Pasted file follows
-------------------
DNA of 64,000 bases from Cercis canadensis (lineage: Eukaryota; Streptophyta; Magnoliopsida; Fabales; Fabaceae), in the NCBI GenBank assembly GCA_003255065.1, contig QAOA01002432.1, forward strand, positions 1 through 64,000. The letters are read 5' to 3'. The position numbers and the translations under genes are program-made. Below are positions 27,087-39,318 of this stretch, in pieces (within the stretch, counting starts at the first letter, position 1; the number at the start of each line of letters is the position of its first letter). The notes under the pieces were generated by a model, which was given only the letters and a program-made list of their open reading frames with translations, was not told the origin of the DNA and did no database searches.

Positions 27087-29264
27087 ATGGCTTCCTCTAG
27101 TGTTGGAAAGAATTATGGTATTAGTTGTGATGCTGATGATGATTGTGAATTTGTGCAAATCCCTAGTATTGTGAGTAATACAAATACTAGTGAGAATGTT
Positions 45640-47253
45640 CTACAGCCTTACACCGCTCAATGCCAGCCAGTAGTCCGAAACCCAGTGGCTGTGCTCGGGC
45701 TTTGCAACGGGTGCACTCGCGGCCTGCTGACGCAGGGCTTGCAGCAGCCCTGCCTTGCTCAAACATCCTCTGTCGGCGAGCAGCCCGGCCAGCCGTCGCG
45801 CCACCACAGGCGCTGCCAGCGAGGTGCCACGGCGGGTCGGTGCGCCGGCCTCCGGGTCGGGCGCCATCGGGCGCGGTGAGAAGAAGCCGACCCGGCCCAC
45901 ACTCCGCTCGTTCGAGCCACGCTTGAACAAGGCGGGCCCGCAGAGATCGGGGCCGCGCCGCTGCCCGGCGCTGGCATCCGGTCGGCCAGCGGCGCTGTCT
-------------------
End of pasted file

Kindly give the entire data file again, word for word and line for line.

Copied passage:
DNA of 64,000 bases from Cercis canadensis (lineage: Eukaryota; Streptophyta; Magnoliopsida; Fabales; Fabaceae), in the NCBI GenBank assembly GCA_003255065.1, contig QAOA01002432.1, forward strand, positions 1 through 64,000. The letters are read 5' to 3'. The position numbers and the translations under genes are program-made. Below are positions 27,087-39,318 of this stretch, in pieces (within the stretch, counting starts at the first letter, position 1; the number at the start of each line of letters is the position of its first letter). The notes under the pieces were generated by a model, which was given only the letters and a program-made list of their open reading frames with translations, was not told the origin of the DNA and did no database searches.

Positions 27087-29264
27087 ATGGCTTCCTCTAG
27101 TGTTGGAAAGAATTATGGTATTAGTTGTGATGCTGATGATGATTGTGAATTTGTGCAAATCCCTAGTATTGTGAGTAATACAAATACTAGTGAGAATGTT
Positions 45640-47253
45640 CTACAGCCTTACACCGCTCAATGCCAGCCAGTAGTCCGAAACCCAGTGGCTGTGCTCGGGC
45701 TTTGCAACGGGTGCACTCGCGGCCTGCTGACGCAGGGCTTGCAGCAGCCCTGCCTTGCTCAAACATCCTCTGTCGGCGAGCAGCCCGGCCAGCCGTCGCG
45801 CCACCACAGGCGCTGCCAGCGAGGTGCCACGGCGGGTCGGTGCGCCGGCCTCCGGGTCGGGCGCCATCGGGCGCGGTGAGAAGAAGCCGACCCGGCCCAC
45901 ACTCCGCTCGTTCGAGCCACGCTTGAACAAGGCGGGCCCGCAGAGATCGGGGCCGCGCCGCTGCCCGGCGCTGGCATCCGGTCGGCCAGCGGCGCTGTCT